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HOW TO BUILD A GLOBAL, ETHICAL BRAND

Jul 30, 2018

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We recently hosted Jo Fairley, co-founder of Green & Black’s, for our third CP Talks event. CP Talks is an event series we’ve created to help entrepreneurs and business owners from across the Midlands connect, network and be inspired.

Jo Fairley began by declaring, “I am a chocoholic,” before talking about how she discovered the “naughtiest, darkest and most delicious chocolate” she’d ever tasted, which became the Green & Black’s we know, on her husband’s desk. And how being an ethical business wasn’t necessarily a strategic decision. It was something the husband and wife founders realised they were “just doing.”

Of course, there were some challenges along the way to building an almost £100m turnover business. The brand launched into a crowded market. A few years in, they had growing pains and needed extra investment. And in 2005 they were acquired by Cadbury and needed to protect the Green & Black’s values that had made them so successful. Jo also mentioned there are five pillars behind building a global, ethical brand. And here they are:

Product

“We had an amazing product,” Jo said. “And this made it so easy in so many ways.” Jo talked about how the “Black” in Green & Black’s exists because they launched their chocolate as the darkest on the market. She said, “When you have that faith in your product and you believe it’s the best, it’s much easier to sell it. If you haven’t got that conviction, then you have to work to make it the best to help your customers believe that too.”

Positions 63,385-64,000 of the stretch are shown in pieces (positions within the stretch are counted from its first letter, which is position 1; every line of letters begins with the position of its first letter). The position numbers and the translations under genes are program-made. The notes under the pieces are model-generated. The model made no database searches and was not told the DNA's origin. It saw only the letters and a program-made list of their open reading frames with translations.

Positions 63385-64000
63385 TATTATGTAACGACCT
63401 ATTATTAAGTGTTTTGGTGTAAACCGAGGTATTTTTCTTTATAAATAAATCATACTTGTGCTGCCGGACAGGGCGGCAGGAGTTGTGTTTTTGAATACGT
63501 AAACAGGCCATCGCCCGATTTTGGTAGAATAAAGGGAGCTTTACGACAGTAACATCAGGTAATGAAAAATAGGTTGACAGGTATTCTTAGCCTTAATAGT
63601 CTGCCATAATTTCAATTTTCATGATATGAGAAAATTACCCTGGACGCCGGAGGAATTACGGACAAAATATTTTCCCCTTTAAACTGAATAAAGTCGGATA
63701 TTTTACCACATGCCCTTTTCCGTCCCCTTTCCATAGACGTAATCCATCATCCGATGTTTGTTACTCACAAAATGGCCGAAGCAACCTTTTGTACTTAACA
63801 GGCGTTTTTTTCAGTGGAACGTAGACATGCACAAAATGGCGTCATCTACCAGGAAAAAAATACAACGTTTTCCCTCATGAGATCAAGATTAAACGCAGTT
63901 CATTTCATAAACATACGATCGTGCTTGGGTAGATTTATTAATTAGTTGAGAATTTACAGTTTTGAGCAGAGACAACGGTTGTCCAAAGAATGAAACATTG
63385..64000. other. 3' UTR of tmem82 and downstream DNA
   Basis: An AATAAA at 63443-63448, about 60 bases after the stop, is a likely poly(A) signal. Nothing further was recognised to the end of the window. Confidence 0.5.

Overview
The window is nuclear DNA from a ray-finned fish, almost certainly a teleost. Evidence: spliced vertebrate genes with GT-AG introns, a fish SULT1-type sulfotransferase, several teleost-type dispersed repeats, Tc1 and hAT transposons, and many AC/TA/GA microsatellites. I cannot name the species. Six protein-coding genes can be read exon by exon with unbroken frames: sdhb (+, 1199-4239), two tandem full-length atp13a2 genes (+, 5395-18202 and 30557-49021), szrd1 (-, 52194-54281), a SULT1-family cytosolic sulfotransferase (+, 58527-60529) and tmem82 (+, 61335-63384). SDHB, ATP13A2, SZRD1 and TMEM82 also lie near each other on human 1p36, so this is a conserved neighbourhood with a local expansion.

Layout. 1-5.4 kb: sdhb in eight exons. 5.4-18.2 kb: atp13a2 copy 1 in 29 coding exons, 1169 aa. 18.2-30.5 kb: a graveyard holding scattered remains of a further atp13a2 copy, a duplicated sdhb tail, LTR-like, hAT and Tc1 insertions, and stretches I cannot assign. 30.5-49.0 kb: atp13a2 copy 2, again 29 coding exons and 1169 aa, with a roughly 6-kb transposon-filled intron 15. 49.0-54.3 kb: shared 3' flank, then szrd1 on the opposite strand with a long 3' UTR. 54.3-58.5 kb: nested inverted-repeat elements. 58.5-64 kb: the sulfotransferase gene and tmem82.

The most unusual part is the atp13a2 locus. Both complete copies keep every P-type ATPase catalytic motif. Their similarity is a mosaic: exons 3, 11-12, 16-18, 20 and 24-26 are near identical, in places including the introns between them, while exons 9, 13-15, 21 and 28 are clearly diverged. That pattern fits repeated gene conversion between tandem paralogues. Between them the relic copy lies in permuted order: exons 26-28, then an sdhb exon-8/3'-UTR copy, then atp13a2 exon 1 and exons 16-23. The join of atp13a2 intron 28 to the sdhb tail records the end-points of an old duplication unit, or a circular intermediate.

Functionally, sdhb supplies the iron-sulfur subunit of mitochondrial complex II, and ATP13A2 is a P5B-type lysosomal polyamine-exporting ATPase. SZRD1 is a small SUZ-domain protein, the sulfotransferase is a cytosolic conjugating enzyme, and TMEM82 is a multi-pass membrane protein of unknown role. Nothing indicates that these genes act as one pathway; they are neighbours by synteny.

Branding and Design

Jo and her husband, Craig Sams, who’s also the founder of Whole Earth Foods thought of the brand name on a rainy Saturday night in their Portobello Road apartment. They wanted a brand name that sounded like an old, established confectionary brand. “Green” was chosen because of the organic nature of their chocolate. And the ampersand? Think Fortnum & Mason, Ben & Jerry’s – Jo said, “It just makes it sound like quality.”

They then wrote stories on their packaging. “Because what else was packaging used for?” Their packaging talked about the importance of Fairtrade. It featured stories about families and children, and how their work had helped farmers in lesser economically developed countries. Jo said, “You need a product that looks fantastic, but brand ethos is beginning to matter more and more to people.”

Public Relations (PR)

Having worked in journalism prior to Green & Black’s, Jo knew what pushed journalists’ buttons. So when starting out, she wrote a press release and sent it to everyone she knew. The headline? “Guilt-free chocolate. Well, almost.” It received its first coverage six weeks later in The Independent newspaper. Although Jo said, “The real reason we got noticed was that I accompanied every press release with several bars of dark chocolate!”

Two years later, they launched their first bar with the Fairtrade mark. And even Vicar’s started lobbying Tesco bosses to stock the ethical chocolate. It just proves it helps to have people onside, whoever they are!

Customer Service

“We made the decision to outsource everything we weren’t great at,” said Jo. This was so Jo and Craig could focus on their strengths – the PR, the marketing and the customer experience. Not manufacturing chocolate. They enlisted the help of the best chocolatier out there, with its HQ on the shores of Lake Como, Italy. All of this allowed them to focus on the things they were great at – creating and supplying a great product and brand experience.

Ethics

Jo said she wanted to “change the world, one square of chocolate at a time.” She also spoke about how increasingly, people want meaning in their lives – at work and at home. When a company has values like Green & Black’s, it helps attract and retain talent. It’s engaging not just for customers but their people too.

She also said brand values “help you to look at your business from afar. Through a telescope, rather than a microscope.” And added that’s what “nights like CP Talks offers…”

“At the start of Green & Black’s, I’ll never forget when I went to listen to someone speak. To see how I might do things differently. Sometimes you feel like a lone fish in business, swimming up-stream. But events like this make you realise you’re actually part of a shoal.”

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